Elizabeth Hamilton



Are you losing hair each day?

Is your part area becoming thinner?

Is your hairline receding?

Is your ponytail thinner than before?

The cause can be from a wide range of things, including underlying health issues. As a Certified Trichologist, Liz will look at the symptoms, combined with family and medical history to determine what may be the cause or causes, and then develop an individual treatment plan.


What does a Trichologist do?

A trichologist helps people who have problems with their hair or scalp.

The client may complain of sudden excessive hair loss from all over the scalp, a bald patch which has suddenly appeared, or itching and excessive scaling of the scalp.

These are the sorts of problems a trichologist sees. The trichologist will carefully question each new client and examine the scalp thoroughly to assess the problem and its cause.

The trichologist must then decide if treatment is necessary and whether the problem is within his or her realm to treat, or should be dealt with by another specialist. Treatment by the trichologist might consist of the application of a particular cream or lotion to the scalp or the use of nutritional therapy.


What happens during the Consultation?

During the initial consultation, Liz will use her knowledge and experience of trichology to establish the nature of the problem. The hair is a very sensitive ‘barometer’ of imbalances in the body; factors such as poor nutrition, systemic problems, medications and stress can affect the hair and skin. Liz identifies the cause of the problem and, where possible, treats it.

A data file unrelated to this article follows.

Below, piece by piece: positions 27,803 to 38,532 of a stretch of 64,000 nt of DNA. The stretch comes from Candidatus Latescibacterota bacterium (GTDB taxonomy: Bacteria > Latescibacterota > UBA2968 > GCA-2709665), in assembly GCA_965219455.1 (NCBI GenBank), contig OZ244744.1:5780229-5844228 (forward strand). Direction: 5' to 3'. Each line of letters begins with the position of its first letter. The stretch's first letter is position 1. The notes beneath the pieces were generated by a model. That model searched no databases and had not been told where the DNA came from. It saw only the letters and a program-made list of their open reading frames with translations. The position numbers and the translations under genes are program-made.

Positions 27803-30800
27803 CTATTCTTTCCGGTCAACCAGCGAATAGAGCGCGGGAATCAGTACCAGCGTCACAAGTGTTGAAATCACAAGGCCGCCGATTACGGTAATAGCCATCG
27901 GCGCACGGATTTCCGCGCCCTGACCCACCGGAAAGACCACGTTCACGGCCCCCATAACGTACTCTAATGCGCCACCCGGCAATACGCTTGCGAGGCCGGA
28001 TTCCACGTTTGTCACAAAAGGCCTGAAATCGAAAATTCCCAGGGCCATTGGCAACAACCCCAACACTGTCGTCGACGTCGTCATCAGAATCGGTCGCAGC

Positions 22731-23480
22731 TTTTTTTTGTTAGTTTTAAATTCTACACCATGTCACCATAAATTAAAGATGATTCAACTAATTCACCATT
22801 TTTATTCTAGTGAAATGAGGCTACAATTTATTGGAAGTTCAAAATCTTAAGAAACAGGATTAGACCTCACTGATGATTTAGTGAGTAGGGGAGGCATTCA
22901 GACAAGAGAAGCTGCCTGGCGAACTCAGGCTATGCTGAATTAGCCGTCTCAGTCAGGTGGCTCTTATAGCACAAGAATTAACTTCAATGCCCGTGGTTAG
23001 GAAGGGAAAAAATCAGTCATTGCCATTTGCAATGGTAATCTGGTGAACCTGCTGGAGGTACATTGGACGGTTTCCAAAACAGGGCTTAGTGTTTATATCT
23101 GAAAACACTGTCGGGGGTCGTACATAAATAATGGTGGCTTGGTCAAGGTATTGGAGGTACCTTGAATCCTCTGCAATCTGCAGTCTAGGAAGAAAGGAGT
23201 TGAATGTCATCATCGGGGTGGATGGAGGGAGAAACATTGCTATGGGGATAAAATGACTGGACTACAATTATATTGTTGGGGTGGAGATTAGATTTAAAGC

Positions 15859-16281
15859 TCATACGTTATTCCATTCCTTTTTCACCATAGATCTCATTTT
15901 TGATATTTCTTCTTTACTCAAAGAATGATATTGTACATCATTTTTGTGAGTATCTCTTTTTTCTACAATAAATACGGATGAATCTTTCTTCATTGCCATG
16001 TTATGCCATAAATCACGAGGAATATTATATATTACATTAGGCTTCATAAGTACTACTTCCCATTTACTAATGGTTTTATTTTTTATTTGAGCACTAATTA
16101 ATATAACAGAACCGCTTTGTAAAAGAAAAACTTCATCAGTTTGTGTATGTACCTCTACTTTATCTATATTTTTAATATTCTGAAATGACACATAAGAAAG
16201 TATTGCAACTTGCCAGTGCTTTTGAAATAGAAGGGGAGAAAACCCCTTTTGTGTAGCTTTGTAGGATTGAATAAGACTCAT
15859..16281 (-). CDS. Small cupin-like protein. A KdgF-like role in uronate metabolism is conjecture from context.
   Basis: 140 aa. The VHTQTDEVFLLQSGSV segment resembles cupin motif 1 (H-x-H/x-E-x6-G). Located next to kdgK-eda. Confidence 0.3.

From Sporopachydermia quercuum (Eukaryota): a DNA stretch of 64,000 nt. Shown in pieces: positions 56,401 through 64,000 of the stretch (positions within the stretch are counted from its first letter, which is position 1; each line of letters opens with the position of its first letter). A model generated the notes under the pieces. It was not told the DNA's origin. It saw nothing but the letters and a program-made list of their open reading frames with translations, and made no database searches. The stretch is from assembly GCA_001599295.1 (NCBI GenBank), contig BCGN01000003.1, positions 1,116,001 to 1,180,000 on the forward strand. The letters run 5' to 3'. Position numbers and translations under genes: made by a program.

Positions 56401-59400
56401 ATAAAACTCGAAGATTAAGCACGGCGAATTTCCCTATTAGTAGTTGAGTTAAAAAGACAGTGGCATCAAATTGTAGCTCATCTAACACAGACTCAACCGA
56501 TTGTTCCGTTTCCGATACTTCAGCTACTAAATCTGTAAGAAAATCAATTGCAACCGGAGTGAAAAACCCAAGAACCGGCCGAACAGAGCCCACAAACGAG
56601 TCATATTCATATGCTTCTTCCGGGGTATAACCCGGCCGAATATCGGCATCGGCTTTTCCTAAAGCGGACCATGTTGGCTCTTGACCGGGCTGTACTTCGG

As part of diagnosis, Liz may analyse the hair microscopically or have it analysed for its mineral levels, or suggest blood tests be run.

Microscopic analysis of the hair is used to:

  • Assess structural damage

  • Establish the rate of hair loss

  • Determine the severity of hair loss

  • Confirm the presence of lice and fungus

  • Identify genetic problems


What happens after the issue has been diagnosed?

If there are no underlying health issues, Liz will develop a treatment plan to resolve the issue at hand. A total approach to hair care is taken, from your general day-to-day hair care needs, to the treatment of any hair and scalp issues. Liz offers a friendly, discreet, and personal service, where treatments are dependent on the individual and their specific needs.

In some cases, Liz may request you have particular tests done under the supervision of your GP, or may even call on the experience of a dermatologist or endocrinologist to help identify or resolve the problem.


What hair and scalp issues can Liz help me with?

  • Hair fall, hair breakage, hair thinning, and miniaturisation of hairs

  • Hair loss, baldness, alopecia

  • Psoriasis, sebroic dermatitis